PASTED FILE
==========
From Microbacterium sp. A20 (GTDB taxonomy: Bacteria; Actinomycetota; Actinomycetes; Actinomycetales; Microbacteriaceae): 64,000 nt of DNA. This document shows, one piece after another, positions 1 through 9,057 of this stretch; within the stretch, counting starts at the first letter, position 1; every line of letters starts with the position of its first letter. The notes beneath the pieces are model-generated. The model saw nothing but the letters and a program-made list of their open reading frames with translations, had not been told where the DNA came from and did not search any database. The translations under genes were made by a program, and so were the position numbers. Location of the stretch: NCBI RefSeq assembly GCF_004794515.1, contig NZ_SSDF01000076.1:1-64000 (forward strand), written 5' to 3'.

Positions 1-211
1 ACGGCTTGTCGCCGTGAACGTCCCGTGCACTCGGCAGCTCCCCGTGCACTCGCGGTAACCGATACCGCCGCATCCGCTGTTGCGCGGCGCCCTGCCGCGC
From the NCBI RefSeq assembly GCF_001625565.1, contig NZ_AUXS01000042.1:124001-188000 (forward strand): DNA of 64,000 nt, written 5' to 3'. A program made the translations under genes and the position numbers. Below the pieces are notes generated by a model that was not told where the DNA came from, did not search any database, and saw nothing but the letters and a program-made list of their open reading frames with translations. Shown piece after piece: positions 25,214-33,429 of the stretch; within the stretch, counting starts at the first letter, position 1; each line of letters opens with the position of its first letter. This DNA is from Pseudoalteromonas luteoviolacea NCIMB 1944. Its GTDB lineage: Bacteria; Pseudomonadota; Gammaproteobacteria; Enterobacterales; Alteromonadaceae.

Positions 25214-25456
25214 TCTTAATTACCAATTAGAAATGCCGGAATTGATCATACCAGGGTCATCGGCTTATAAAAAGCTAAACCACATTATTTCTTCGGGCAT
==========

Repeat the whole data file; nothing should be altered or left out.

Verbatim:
From Microbacterium sp. A20 (GTDB taxonomy: Bacteria; Actinomycetota; Actinomycetes; Actinomycetales; Microbacteriaceae): 64,000 nt of DNA. This document shows, one piece after another, positions 1 through 9,057 of this stretch; within the stretch, counting starts at the first letter, position 1; every line of letters starts with the position of its first letter. The notes beneath the pieces are model-generated. The model saw nothing but the letters and a program-made list of their open reading frames with translations, had not been told where the DNA came from and did not search any database. The translations under genes were made by a program, and so were the position numbers. Location of the stretch: NCBI RefSeq assembly GCF_004794515.1, contig NZ_SSDF01000076.1:1-64000 (forward strand), written 5' to 3'.

Positions 1-211
1 ACGGCTTGTCGCCGTGAACGTCCCGTGCACTCGGCAGCTCCCCGTGCACTCGCGGTAACCGATACCGCCGCATCCGCTGTTGCGCGGCGCCCTGCCGCGC
From the NCBI RefSeq assembly GCF_001625565.1, contig NZ_AUXS01000042.1:124001-188000 (forward strand): DNA of 64,000 nt, written 5' to 3'. A program made the translations under genes and the position numbers. Below the pieces are notes generated by a model that was not told where the DNA came from, did not search any database, and saw nothing but the letters and a program-made list of their open reading frames with translations. Shown piece after piece: positions 25,214-33,429 of the stretch; within the stretch, counting starts at the first letter, position 1; each line of letters opens with the position of its first letter. This DNA is from Pseudoalteromonas luteoviolacea NCIMB 1944. Its GTDB lineage: Bacteria; Pseudomonadota; Gammaproteobacteria; Enterobacterales; Alteromonadaceae.

Positions 25214-25456
25214 TCTTAATTACCAATTAGAAATGCCGGAATTGATCATACCAGGGTCATCGGCTTATAAAAAGCTAAACCACATTATTTCTTCGGGCAT